As the evening progressed the crowd grew larger and more boisterous with a momentary lull. The mob grew in size and continued harassing Private White. As bells rang in the surrounding steeples, the crowd of Bostonians grew larger and more threatening. Private White left his sentry box and retreated to the Custom House stairs with his back to a locked door. Nearby, from the Main Guard, the Officer of the Day, Captain Thomas Preston, watched this situation escalate and, according to his account, dispatched a non-commissioned officer and several soldiers of the 29th Regiment of Foot, with fixed bayonets, to relieve White. He and his subordinate, James Basset, followed soon afterward. Among these soldiers were Corporal William Wemms (apparently the non-commissioned officer mentioned in Preston's report), Hugh Montgomery, John Carroll, James Hartigan, William McCauley, William Warren and Matthew Kilroy. As this relief column moved forward to the now empty sentry box, the crowd pressed around them. When they reached this point they loaded their muskets and joined with Private White at the custom house stairs. As the crowd, estimated at 300 to 400, pressed about them, they formed a semicircular perimeter. In the midst of the commotion, Private Hugh Montgomery was struck down onto the ground by a club. When he recovered to his feet, he fired his musket, later admitting to one of his defense attorneys that he had yelled "Damn you, fire!. It is presumed that Captain Preston would not have told the soldiers to fire, as he was standing in front of the guns, between his men and the crowd of protesters. However, the protesters in the crowd were taunting the soldiers by yelling "Fire". There was a pause of indefinite length; the soldiers then fired into the crowd. Their uneven bursts hit eleven men. Three Americans—ropemaker Samuel Gray, mariner James Caldwell, and an African American sailor named Crispus Attucks— died instantly. Seventeen-year-old Samuel Maverick, struck by a ricocheting musket ball at the back of the crowd, died a few hours later, in the early morning of the next day. Thirty-year-old Irish immigrant Patrick Carr died two weeks later. To keep the peace, the next day royal authorities agreed to remove all troops from the centre of town to a fort on Castle Island in Boston Harbor. On March 27 the soldiers, Captain Preston and four men who were in the Customs House and alleged to have fired shots, were indicted for murder.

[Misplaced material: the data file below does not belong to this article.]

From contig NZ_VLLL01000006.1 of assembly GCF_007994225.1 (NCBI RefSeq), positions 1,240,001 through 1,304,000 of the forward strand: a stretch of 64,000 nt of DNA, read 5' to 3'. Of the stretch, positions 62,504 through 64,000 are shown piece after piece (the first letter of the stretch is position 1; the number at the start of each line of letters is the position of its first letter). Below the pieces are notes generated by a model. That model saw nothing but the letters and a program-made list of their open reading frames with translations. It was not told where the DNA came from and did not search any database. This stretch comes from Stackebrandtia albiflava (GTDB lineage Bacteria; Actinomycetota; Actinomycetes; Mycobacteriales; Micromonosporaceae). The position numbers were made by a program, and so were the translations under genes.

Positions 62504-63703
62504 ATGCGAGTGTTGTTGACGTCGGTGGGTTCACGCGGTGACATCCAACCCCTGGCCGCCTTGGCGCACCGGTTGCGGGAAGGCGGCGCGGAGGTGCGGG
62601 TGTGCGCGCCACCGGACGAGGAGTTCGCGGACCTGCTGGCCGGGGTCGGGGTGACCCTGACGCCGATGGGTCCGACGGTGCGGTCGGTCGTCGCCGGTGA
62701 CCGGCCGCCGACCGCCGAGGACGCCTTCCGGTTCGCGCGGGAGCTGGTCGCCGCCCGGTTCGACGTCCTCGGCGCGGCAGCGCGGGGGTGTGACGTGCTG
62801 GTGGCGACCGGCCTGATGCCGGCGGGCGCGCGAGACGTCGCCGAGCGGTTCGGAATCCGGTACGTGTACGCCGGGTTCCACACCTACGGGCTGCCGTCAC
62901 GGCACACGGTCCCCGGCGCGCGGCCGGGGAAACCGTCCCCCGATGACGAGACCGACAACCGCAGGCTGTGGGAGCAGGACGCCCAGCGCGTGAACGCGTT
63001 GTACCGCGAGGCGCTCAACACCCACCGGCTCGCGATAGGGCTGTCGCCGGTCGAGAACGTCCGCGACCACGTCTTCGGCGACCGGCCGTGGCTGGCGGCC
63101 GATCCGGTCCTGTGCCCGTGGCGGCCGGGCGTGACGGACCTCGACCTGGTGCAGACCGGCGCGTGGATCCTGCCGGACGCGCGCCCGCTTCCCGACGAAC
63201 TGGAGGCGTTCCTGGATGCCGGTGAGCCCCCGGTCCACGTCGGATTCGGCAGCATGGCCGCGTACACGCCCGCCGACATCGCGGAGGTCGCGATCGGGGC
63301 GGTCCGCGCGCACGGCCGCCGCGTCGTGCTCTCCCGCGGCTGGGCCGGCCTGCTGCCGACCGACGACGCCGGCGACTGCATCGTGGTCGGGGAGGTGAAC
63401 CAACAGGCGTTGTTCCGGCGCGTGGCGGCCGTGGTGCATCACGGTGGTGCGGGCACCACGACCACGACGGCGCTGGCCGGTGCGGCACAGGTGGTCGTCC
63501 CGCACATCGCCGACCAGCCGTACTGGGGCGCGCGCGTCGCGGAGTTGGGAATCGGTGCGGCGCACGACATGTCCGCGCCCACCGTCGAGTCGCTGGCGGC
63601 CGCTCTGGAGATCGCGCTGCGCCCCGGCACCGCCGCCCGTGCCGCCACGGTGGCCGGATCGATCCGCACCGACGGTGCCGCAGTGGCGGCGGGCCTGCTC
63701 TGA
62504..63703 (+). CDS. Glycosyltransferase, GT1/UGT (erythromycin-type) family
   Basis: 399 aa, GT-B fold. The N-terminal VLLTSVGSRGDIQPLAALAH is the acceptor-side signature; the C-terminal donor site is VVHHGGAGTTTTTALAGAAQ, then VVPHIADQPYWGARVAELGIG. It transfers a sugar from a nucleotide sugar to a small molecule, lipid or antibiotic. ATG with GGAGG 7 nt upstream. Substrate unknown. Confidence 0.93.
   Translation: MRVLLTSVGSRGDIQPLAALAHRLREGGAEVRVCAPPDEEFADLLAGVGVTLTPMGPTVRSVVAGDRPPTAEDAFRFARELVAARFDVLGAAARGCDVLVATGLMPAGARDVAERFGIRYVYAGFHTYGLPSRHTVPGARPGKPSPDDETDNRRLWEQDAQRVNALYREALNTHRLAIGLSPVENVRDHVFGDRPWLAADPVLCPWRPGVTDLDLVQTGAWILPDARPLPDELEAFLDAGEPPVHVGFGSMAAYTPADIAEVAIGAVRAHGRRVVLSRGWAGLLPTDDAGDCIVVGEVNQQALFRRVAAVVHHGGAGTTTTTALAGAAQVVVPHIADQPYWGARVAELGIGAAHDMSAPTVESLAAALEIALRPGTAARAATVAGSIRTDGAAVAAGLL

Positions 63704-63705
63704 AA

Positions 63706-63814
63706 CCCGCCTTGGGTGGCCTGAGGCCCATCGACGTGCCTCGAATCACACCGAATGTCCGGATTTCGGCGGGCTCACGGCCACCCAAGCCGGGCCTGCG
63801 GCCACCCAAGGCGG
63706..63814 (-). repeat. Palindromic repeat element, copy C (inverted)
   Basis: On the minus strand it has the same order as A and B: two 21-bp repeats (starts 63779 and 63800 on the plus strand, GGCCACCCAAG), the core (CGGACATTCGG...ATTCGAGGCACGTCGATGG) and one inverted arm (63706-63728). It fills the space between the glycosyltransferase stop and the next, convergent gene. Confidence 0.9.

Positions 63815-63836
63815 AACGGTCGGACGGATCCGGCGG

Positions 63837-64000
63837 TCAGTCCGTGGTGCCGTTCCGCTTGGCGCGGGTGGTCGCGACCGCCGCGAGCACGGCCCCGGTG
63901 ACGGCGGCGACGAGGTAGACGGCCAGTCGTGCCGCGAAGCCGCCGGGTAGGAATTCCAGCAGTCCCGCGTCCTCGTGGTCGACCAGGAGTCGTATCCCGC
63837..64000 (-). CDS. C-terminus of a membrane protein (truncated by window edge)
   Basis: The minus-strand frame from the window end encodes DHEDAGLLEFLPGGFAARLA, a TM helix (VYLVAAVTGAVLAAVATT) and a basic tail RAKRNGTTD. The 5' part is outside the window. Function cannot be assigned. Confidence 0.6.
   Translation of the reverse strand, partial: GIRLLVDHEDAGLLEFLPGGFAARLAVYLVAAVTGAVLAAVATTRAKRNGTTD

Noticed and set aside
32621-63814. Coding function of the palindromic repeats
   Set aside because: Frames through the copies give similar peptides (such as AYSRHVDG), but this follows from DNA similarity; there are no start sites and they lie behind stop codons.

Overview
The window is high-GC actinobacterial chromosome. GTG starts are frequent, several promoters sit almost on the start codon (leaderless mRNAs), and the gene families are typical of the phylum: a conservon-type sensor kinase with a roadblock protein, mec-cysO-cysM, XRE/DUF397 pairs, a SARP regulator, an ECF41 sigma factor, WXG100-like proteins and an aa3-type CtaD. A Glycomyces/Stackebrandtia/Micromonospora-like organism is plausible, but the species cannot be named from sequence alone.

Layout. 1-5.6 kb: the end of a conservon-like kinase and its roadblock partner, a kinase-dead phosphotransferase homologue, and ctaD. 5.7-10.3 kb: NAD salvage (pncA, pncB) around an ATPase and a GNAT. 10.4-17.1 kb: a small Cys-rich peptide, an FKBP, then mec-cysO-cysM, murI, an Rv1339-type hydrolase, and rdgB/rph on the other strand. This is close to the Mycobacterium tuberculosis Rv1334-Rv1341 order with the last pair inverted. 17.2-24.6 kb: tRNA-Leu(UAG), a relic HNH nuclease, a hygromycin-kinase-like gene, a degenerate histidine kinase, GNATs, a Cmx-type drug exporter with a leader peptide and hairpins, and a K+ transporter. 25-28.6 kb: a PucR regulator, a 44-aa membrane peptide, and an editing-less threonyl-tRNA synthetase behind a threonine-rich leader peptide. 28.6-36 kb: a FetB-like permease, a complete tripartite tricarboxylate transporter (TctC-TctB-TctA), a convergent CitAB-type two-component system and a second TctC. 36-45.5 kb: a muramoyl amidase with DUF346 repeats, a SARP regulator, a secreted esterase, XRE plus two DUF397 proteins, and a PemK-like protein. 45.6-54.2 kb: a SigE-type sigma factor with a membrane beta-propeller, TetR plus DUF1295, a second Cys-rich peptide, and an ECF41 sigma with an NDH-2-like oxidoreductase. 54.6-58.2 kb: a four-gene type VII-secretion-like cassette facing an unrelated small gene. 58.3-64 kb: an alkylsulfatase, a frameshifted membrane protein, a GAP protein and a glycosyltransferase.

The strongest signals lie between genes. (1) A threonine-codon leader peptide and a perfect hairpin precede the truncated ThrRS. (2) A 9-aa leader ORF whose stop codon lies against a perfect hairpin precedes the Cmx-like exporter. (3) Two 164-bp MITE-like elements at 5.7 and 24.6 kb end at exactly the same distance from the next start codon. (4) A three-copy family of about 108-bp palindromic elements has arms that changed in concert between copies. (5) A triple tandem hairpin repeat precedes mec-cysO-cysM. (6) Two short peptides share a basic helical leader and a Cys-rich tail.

A young Bostonian artist, Henry Pelham, half-brother of the celebrated portrait painter John Singleton Copley, depicted the event. Boston silversmith and engraver Paul Revere closely copied Pelham's image, and thus often gets credit for it. Pelham and Revere added several inflammatory details, such as Captain Preston ordering his men to fire and another musket shooting out of the window of the customs office, labeled "Butcher's Hall." Another discrepancy arose because of how artist Christian Remick hand-colored some prints: the bright blue sky does not accord with the quarter moon or dark shadows on the left side of the image. Some copies of the print show a man with two chest wounds and a somewhat darker face, matching descriptions of Attucks; others show no victim as a person of color. The inflammatory, bright red, "lobster backs" and glowing red blood now hung in farmhouses across New England. Revere had accomplished his goal of widely circulating an effective piece of anti-British propaganda.